China said it will allow the first privately-owned banks to operate in the country this year as part of efforts to reform and open the banking sector.
Following through on reform plans announced at a major Communist Party meeting in November, the China Banking Regulatory Commission announced Tuesday investors will be allowed to own and operate up to five banks in a closely supervised pilot project. Ownership will be restricted to Chinese citizens, with foreign investment being considered for the future.
Independent financial commentator Gong Shengli told VOA's Mandarin service the reforms are needed because the monopoly of China's five major state-owned banks has reached unsustainable levels.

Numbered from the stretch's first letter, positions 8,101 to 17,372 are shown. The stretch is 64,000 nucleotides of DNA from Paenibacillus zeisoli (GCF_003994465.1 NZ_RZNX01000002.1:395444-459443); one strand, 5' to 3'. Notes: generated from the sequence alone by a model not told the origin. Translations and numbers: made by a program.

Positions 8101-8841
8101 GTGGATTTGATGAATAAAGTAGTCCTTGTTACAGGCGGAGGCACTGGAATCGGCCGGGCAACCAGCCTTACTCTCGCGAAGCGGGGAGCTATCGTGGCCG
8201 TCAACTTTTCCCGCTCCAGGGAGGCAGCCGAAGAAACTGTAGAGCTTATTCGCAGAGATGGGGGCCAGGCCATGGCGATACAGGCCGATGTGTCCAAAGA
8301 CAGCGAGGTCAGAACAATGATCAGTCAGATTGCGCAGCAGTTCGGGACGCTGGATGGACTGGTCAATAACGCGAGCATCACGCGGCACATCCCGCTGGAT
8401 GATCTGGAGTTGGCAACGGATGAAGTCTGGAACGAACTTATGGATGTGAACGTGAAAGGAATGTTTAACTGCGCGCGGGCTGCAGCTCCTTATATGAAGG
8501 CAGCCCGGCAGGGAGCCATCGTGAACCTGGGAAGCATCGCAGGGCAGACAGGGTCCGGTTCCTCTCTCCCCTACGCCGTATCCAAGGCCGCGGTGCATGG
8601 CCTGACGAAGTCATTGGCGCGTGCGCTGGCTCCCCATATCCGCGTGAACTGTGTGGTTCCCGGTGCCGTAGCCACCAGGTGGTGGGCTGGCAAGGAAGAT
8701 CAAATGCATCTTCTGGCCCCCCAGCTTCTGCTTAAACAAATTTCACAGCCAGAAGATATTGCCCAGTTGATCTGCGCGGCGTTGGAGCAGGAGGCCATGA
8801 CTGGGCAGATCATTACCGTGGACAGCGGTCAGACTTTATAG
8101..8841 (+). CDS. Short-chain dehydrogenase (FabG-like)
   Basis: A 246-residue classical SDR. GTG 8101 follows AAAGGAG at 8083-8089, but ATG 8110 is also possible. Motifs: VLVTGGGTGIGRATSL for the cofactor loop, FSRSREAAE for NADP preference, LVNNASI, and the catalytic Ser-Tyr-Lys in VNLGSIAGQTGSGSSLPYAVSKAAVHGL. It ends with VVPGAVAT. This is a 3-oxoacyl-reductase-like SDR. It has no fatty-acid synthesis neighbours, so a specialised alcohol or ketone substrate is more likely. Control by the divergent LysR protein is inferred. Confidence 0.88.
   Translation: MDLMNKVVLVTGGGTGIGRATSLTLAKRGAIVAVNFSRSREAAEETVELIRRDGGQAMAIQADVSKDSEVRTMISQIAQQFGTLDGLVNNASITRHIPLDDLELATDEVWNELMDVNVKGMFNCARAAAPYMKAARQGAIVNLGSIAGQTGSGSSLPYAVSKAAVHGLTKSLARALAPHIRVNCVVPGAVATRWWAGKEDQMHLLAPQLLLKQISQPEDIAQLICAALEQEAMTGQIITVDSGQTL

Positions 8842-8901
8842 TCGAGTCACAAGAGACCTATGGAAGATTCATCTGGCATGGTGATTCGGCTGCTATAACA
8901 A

"These five banks have monopolized more than 80 percent of the currency flows in the national monetary market," he said.
All banks in China are state-owned. Critics said this has led to cheap and often ill-advised loans for state-run enterprises and a shortage of lending to private businesses.
Gong said the system forces many firms to seek loans on the black market.
"According to a survey of Chinese Academy of Social Sciences, in 2013 the scale of shadow bank lending accounted for 40 percent of all bank loans. But these shadow bank lending activities have been only operated in the underground, not in the sun,” he said.
But underground banks lack the supervision and protection mechanisms to protect private enterprises or investors.
This report was produced in collaboration with the VOA Mandarin Service.